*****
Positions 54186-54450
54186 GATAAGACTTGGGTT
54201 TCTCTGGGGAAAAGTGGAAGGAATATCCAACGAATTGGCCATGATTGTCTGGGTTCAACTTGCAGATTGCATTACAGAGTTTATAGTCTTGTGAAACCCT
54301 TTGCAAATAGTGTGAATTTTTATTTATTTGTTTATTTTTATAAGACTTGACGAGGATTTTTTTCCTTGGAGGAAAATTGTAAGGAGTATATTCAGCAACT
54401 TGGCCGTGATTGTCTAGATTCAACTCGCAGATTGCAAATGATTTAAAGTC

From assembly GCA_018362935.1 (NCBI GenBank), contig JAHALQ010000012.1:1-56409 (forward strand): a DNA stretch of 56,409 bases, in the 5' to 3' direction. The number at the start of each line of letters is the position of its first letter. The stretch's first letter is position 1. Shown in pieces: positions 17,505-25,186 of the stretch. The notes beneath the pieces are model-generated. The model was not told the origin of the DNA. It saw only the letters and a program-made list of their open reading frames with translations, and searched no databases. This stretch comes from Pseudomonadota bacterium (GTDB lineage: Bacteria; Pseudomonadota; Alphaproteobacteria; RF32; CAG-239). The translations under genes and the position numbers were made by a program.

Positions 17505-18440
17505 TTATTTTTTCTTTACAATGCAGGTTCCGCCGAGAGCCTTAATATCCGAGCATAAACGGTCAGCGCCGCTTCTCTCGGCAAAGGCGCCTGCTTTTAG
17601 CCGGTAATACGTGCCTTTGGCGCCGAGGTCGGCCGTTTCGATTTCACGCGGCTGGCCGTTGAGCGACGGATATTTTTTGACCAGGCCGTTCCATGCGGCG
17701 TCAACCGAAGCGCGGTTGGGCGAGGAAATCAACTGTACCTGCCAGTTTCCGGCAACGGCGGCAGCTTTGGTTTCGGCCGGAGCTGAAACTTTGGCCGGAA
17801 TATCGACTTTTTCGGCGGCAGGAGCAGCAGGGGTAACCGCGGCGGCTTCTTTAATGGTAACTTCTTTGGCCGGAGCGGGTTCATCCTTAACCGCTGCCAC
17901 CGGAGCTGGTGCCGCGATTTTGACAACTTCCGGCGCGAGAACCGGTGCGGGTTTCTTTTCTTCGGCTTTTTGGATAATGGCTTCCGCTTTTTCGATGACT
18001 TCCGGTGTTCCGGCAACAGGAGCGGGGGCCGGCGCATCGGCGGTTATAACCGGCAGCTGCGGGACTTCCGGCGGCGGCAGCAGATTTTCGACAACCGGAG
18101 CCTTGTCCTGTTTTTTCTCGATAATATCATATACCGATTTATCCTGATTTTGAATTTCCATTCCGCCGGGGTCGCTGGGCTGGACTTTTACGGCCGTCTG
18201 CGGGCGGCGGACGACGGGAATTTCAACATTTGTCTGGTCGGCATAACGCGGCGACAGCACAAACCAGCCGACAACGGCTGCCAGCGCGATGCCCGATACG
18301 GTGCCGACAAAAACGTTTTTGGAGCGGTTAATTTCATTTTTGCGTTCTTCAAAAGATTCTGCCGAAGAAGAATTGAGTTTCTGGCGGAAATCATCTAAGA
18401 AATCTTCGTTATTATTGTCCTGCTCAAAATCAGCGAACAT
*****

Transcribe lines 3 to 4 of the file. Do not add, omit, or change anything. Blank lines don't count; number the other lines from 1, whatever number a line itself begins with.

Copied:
54201 TCTCTGGGGAAAAGTGGAAGGAATATCCAACGAATTGGCCATGATTGTCTGGGTTCAACTTGCAGATTGCATTACAGAGTTTATAGTCTTGTGAAACCCT
54301 TTGCAAATAGTGTGAATTTTTATTTATTTGTTTATTTTTATAAGACTTGACGAGGATTTTTTTCCTTGGAGGAAAATTGTAAGGAGTATATTCAGCAACT